NASHVILLE — The 2018 season presented several challenges for Tennessee Titans right tackle Dennis Kelly. Among them was a then-characterized undiagnosed illness that became a migraine disorder and cost him five games.
Kelly told the story on teammates Will Compton and Taylor Lewan’s podcast Bussin’ With The Boys.
Kelly’s 2018 Struggles
Head coach Mike Vrabel’s Tennessee tenure opened with a Week 1 atrocity.
Titans starter Jack Conklin had been ruled out for the season opener at Miami as he recovered from a knee injury. Kelly started in a game that would last seven hours and 10 minutes because of weather delays, the longest in NFL history. Lewan suffered a concussion, tight end Delanie Walker snapped his ankle and quarterback Marcus Mariota took a hit that caused him to land on his throwing elbow.
It’s about time we got the boy @DennisKelly67 on the bus! Episode #083 coming in hot
🏈 Dennis’ path to the NFL
😂 Wild college stories
👀 Super Bowl predictions
🏥 Dennis’ mystery illness
🏆 A heated MVP debate
…and MUCH more
— Bussin’ With The Boys 🐺 (@BussinWTB) January 27, 2021
Mariota’s malady would be the subject of much discussion for the rest of the year.
For Kelly, the problems started the following week. He was hospitalized in the days leading up to Tennessee’s Week 2 contest against the Houston Texans but testing proved inconclusive.
“Literally, we don’t know anything,” Kelly said in 2018 returning to the team. “That’s kind of the mystery.”
Unable to identify the issue, the Titans managed Kelly carefully so as not to trigger his mystery ailment. He missed five of the team’s first seven games and played a total of five snaps in Tennessee’s London loss to the Los Angeles Chargers.
Kelly went into the second week of the 2018 season determined to be prepared for his match-up with Houston defensive end J.J. Watt.
“Practiced Wednesday,” Kelly said on his Bussin’ appearance. “Start driving to my oldest daughter’s dance class and then my arm kind of gets a little numb. It felt like I was, maybe, sitting on my wallet weird and was hitting a nerve. I’m like ‘OK, maybe I’m just doing something weird. So, I get out, the numbness kind of goes away, I walk into the building for the dance class and, at that point, I had no strength.”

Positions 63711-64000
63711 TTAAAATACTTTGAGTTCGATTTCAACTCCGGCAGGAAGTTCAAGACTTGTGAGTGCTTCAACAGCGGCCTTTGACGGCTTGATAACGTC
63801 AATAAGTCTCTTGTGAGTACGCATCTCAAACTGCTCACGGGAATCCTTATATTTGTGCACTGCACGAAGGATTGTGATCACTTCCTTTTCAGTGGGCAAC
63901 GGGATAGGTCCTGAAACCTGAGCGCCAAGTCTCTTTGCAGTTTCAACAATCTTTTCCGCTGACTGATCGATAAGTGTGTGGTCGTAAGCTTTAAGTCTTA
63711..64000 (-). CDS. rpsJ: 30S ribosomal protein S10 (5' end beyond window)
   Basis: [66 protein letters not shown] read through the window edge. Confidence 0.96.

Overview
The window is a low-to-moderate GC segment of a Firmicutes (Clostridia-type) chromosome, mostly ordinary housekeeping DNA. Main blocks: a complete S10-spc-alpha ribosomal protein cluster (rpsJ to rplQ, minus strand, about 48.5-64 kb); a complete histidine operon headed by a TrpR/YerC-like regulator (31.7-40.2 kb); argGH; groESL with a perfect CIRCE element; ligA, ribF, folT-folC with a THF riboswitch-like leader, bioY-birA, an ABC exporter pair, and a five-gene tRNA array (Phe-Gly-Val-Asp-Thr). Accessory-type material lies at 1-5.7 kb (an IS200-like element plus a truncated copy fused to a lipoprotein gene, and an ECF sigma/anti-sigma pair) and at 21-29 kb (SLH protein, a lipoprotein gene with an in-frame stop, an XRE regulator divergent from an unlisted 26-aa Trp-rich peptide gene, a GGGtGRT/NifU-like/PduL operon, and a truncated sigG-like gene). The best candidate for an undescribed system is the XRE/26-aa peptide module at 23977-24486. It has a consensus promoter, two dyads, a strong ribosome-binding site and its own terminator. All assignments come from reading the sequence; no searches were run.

The Titans right tackle went on to describe being unable to hold his daughter because he lost feeling in his arms and could feel her falling. Kelly told his wife that his mouth then began to go numb and the couple decided it would be best to take their children and go home.
Kelly described losing his ability to communicate clearly on the car ride. After a call with Tennessee’s training staff, the right tackle was taken to the E.R.
“We go in there and they’re doing all the tests,” Kelly said. “CT scan, anything you can think of and they’re like, ‘Yeah, you probably look like you had a mini stroke or baby stroke. Just start taking some baby aspirins and you should be good. We’ll keep you overnight and see what happens.'”
Just a mini stoke, eh?
Reoccurrences in the Titans facility
Kelly described two more instances from that year where he was overtaken by this unknown malady.
Lewan and Kelly told the story of a session in the Titans offensive line room at Saint Thomas Sports Park where a second episode took place. Players were asked by position coach Keith Carter to diagram plays on a white board as a part of their Friday session. Kelly said he was assigned “the most basic play there is…and I thought I crushed it.”
Lewan, Carter and the rest of the players had a different perspective.
“Dennis is up their doing his thing and kind of fucked it up,” recalled Lewan. “Dennis doesn’t really fuck up plays. Sometimes, even Ben (Jones) will get up there and just draw something up and they’ll be like ‘Hey, no’ and he’ll be like ‘Ah, I meant this.’ Dennis does the shit right.”
Lewan described Kelly as “just standing over him” after diagraming his play incorrectly, not knowing where he was at the time and then needing to sit down in Jones’ chair. Kelly asked Lewan to retrieve Tennessee’s training staff for assistance. Lewan did so and returned to find Kelly incapacitated, in tears and with Vrabel, who had been called to the offensive line room to help.
Kelly was again taken to the hospital.
Into the unknown
Kelly said it took two or three weeks for his family and physicians to get a better handle on his situation.
He recalled a third and less severe instance happening while back at the Titans facility talking to former teammate Wesley Woodyard. Kelly began having migraines three or four days later in his estimation, causing him to awake in the middle of the night and “violently throw up.” Medical staff began treating Kelly’s illness as if he was going through the NFL’s concussion protocol without it being concussion related. He and his family started sending out his test results to doctors and universities around the country to try and get closer to the cause.
Finally, Titans team doctor John Williams told Kelly he might have a rare migraine disorder that spanned about six weeks. The stroke-like episodes fit the bill. The migraines followed for about a month. Kelly was given medication to cut the severity of the headaches, slept close to 20 hours a day and was symptomless in six weeks.
“Never had a problem since,” said Kelly.
Kelly has been one of the best acquisitions for Tennessee since GM Jon Robinson traded for him. His 2018 absences was one of that season’s biggest mysteries and to hear the story in Kelly’s own words still leaves a lot of questions. Kelly’s recovery has been critical to the Titans success in 2020 and may still be beyond that.
Most importantly, it appears that Kelly has his health.
Featured Image: Isaiah J. Downing-USA TODAY Sports.